Examination of a Cushing's

Updates: 12th Jan 2009 (Point forms are updated from Jeffrey's tips) Special thanks!

By now, I hope that everyone should be able to recognize a Cushingnoid patient even before you examine a patient. Therefore, it is more of a showmanship for a short case of a patient with Cushing's syndrome/disease.

As Cushing's has clear cut characteristics, it is nice if a medical student is able to ellicit the causes and the complications of Cushing's along the examination. There ius no need for a thorough examination of a particular body system as you'll be needing to go through almost the whole body. Below is a rough guide which welcomes comments and criticism to improve it.

  1. Hands - Inspect the hands for any deformities, vasculitic lesion or pulp atrophy which may be suggestive of autoimmune origin such as rheumatoid arthritis and SLE. Therefore, you should also run your fingers briefly along the small joints of the hands to palpate for the joins for signs of any swelling or tenderness. Have a light pinch at the skin of the dorsum part of the hand, yours and the patient's to compare the skin thickness (usually paper thin in Cushing's). Remember, exogenous steroids administration may cause skin thinning.

    • the skin thickness in normal person is 1.8mm

  2. Forearms - Inspect for any bruises which may be suggestive of side effects of steroids or complication of Cushing's syndrome.

  3. Facial - Look out for any plethoric features, malar rash or acnes. These are suggestive of Cushing's as well. Discoid rash is almost a pathogmonic feature especially if it is also found at the back of the ears.

    • Do not forget temporalis deposition of fat giving the characteristic moon facies

  4. Hair - Stroke the patient's hair (Inform the patient before doing this!!) to examine for alopecia (more hair may fall off or patches of baldness can be seen).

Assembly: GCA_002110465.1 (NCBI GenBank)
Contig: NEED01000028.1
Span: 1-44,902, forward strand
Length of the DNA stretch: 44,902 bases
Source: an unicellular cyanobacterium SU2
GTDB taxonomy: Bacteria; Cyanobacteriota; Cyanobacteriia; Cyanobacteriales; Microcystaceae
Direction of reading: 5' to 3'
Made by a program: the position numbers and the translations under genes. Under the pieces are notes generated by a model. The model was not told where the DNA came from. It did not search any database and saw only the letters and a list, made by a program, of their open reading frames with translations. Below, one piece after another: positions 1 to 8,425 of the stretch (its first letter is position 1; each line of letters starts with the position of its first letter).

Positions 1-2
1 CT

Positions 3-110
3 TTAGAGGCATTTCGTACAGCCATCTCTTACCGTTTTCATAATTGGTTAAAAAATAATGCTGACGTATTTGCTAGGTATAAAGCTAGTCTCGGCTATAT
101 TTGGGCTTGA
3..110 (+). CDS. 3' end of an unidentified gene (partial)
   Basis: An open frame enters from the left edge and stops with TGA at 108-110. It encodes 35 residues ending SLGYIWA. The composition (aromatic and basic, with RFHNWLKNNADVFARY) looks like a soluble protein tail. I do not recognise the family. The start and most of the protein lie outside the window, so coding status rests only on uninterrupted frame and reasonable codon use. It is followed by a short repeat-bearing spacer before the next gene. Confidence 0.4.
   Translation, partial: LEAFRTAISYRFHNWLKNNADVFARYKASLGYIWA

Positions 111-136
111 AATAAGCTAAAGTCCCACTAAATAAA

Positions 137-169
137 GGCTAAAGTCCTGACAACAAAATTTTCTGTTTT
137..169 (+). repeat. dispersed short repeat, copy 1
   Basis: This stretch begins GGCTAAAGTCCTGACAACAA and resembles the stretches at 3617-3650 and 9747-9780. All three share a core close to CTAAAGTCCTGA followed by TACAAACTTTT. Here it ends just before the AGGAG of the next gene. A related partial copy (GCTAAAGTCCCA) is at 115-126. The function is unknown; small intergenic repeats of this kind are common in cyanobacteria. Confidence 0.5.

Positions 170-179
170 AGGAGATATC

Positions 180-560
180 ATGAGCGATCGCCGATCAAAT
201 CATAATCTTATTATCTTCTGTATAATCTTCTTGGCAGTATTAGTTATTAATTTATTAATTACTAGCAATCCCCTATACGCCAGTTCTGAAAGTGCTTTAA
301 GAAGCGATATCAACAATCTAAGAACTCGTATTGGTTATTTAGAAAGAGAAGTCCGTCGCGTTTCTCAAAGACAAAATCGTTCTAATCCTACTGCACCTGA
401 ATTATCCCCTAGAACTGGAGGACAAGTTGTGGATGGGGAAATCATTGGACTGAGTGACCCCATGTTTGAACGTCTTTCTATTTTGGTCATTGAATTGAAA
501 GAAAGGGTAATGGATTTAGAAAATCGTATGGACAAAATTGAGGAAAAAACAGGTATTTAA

5. Eyes - Examine the eyes for any signs of cataract. This may not require fundoscopy as sometimes it can be severe enough that it can be seen by the naked eyes. You may use two pentorches (one below the face pointing upwards and the other having a quick flash at the eye). This can be due to side effect of Cushing's or a diabetic patient. Remeber, Cushingnoid can be diabetic as well.

  6. Oral - Examine the oral cavity at the mucous membrane for any ulcers. This can be a sign of SLE. Superimposed thrush can be present too, which may be a diabetic sign.

  7. Upper torso - inspect and feel the supraclavicular fossa and interscapular area for fat pads. These are the signs of a Cushing's: Buffalo hump and supraclavicular fat. Also, try to elicit tenderness along the vertebra spine by gently pressing from the cervical spine downwards to sacral spine. Ask the patient if there's any pain felt, as this can be a sign of osteoporosis as a result of exogenous steroids.

    • Spine tenderness have a tendency to affect weight bearing spines i.e lumbar. Alternately, you can palpate downwards from thoracolumbar junction as this may save you some time instead of palpating from cervical spine.

  8. Abdomen - Inspect for purple striae on the abdomen as a sign of Cushing's. Remember that adequate exposure is the key in finding the purples striaes. Medical students tend to miss the sign as they had not lower the pants enough to expose the lower part of the abdomen. Try to palpate for any adrenal masses. (Adrenal adenoma)

    • Striaes can also be found in inner thigh and axilla.
    • In the abdomen, you may also want to elicit hepatomegaly due to fat deposition in the liver or due to increased in workload of the liver to metabolise the excessive steroids.